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Is it uncommon to provide liquidity in an asset without consideration of an outside market price? In other words, a market maker would set their bid ask quotes as a function of only their own inventory, asset volatility, risk tolerance, etc. and not what the broader market is quoting.

If I'm reading the below papers correctly, it appears they both quote bid asks with respect to an outside market price.

Dealing with the Inventory Risk https://www.math.nyu.edu/faculty/avellane/HighFrequencyTrading.pdf

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    $\begingroup$ In what respect is the market on the outside? Isn't it a direct connection between the market maker and the market in which the price will be the same for the market maker and the client. How can there exist an outside price different from the market maker's? $\endgroup$ – Mats Lind Sep 25 at 13:27
  • $\begingroup$ My interpretation is that more recent academic papers simulate a broader market price then use that price to determine optimal order placement in that broader market. But my thoughts were to establish a market maker on a separate order book. The order book would be in line with broader market via arbitrageurs but the bid asks and liquidity provided on that order book would only be a function of the market maker's inventory, etc. The market maker doesnt care what the broader market is quoting. Again, I might be missing something here. $\endgroup$ – vanhick Sep 25 at 14:10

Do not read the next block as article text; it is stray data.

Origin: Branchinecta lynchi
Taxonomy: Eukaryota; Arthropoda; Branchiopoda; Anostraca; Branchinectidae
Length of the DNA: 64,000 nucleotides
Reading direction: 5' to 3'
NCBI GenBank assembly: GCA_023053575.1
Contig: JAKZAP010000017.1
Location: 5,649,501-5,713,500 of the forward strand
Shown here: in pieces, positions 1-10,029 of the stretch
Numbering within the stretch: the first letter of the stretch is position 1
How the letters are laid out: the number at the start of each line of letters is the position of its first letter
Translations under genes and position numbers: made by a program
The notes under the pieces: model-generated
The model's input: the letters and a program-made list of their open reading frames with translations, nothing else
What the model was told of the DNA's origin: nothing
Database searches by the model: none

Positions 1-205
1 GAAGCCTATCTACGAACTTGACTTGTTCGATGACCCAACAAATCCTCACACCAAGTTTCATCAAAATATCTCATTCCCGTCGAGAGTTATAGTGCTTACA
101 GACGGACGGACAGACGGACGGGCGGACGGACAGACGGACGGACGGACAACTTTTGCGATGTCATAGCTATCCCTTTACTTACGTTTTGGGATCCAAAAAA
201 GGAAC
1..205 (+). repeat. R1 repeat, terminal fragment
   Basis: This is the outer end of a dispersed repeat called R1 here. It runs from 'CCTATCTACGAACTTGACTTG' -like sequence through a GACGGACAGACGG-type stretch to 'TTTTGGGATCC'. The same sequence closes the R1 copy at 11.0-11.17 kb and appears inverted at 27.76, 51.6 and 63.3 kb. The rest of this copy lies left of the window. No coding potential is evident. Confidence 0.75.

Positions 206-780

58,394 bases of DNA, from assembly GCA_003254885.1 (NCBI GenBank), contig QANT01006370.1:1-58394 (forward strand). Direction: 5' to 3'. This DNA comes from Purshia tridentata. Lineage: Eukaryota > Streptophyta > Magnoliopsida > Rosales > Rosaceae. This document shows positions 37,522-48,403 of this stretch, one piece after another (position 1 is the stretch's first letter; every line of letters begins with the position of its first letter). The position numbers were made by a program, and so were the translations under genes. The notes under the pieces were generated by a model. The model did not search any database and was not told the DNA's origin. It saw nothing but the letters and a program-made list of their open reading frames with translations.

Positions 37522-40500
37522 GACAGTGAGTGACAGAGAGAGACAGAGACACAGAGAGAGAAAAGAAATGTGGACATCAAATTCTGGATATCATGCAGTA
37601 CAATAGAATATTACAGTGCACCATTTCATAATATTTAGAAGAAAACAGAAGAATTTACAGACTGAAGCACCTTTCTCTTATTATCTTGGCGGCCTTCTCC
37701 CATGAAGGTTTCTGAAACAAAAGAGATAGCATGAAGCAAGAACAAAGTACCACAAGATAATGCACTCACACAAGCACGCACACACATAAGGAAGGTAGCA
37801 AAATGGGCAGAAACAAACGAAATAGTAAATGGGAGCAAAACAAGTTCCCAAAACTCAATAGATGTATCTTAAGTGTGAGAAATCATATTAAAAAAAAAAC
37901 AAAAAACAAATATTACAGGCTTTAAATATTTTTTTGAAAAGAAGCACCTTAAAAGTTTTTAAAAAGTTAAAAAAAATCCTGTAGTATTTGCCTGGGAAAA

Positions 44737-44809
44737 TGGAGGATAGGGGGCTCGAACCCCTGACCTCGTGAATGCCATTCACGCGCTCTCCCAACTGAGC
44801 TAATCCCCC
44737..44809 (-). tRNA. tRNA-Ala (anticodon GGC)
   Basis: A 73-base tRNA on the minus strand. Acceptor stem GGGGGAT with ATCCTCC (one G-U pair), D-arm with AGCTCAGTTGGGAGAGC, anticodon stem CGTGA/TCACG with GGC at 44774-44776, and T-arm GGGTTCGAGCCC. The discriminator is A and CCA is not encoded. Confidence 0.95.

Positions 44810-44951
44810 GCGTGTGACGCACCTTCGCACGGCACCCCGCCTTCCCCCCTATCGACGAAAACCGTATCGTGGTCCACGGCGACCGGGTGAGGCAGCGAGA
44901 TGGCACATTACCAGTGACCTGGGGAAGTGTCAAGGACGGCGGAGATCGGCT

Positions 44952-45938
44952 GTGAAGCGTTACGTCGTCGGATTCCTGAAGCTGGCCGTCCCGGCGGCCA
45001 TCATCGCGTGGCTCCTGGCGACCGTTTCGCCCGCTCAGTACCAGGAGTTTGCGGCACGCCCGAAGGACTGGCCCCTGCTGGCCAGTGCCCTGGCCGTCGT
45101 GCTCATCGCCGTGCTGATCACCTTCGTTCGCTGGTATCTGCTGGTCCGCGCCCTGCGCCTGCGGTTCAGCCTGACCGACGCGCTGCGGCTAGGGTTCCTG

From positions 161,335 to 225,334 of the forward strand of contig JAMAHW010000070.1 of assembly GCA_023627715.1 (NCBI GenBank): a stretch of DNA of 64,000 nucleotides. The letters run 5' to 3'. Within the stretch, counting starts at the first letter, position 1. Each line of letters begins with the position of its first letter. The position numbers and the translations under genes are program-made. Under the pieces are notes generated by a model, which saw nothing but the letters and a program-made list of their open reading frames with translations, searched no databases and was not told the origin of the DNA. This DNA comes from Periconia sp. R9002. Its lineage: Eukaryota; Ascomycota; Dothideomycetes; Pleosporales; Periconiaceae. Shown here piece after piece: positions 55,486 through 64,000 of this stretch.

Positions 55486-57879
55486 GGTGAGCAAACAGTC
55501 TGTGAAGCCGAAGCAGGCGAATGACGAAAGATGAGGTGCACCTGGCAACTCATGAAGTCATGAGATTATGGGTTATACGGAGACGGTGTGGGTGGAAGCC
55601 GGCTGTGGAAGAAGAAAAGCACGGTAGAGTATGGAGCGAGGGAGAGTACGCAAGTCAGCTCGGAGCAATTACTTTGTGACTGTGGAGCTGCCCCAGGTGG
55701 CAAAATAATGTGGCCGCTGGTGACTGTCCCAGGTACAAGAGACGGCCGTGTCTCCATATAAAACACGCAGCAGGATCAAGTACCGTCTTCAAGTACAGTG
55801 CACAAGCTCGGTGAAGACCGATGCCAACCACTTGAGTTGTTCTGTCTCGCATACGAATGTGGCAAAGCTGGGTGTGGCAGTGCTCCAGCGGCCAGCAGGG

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The existing (outside) market price must be a consideration to strategic market-maker.

The reason being is due to competitive market influences. If you imagine a price-taker acting on the best competitive quote he may be able to secure an arbitrage if acting on an outlier price or the market-maker may simply execute trades in only a single direction thereby building up a particularly one-sided inventory.

As an example, suppose that a market-maker believes the consensus price of 90 is wrong and in fact estimates the fair value at 100, then it would be foolish to quote prices of 98-102, whilst all others quote in the region of 88-92. Instead a better strategy would be to quote 90-94. That way the market-maker is still likely to build up a one-sided inventory but at a much more equitable market price.

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  • $\begingroup$ Understandable, however I suppose I was picturing the market maker to set their mid price equal to the market at t0, the first day of business. From that point on, the market-maker's bid asks would be a function of inventory, wealth, and risk aversion. Arbitrageurs would keep the market maker in line with the broader market. Maybe I'm trying to apply a monopolistic market maker to a multi-dealer market which may not be feasible. $\endgroup$ – vanhick Sep 25 at 13:34
  • $\begingroup$ you are not really in the position to be assessing the direction of the market and making bets on it as a market maker. you are a slave to the short term price fluctuations. even if you think you are right, are you really going to take on the massive inventory? what if you're wrong? you should be profiting off the spread mostly, not your prop bets on direction. $\endgroup$ – roz Sep 25 at 14:53
  • $\begingroup$ @roz I'm not quite following. In what sense am I taking a view? On the inventory? Isn't the inventory problem an inherent risk to any market maker? Presumably as inventory increases, your bid asks decrease which in turn would increase probability of ask side flow, lowering your inventory. The profit is in the spread as you note. $\endgroup$ – vanhick Sep 25 at 15:24

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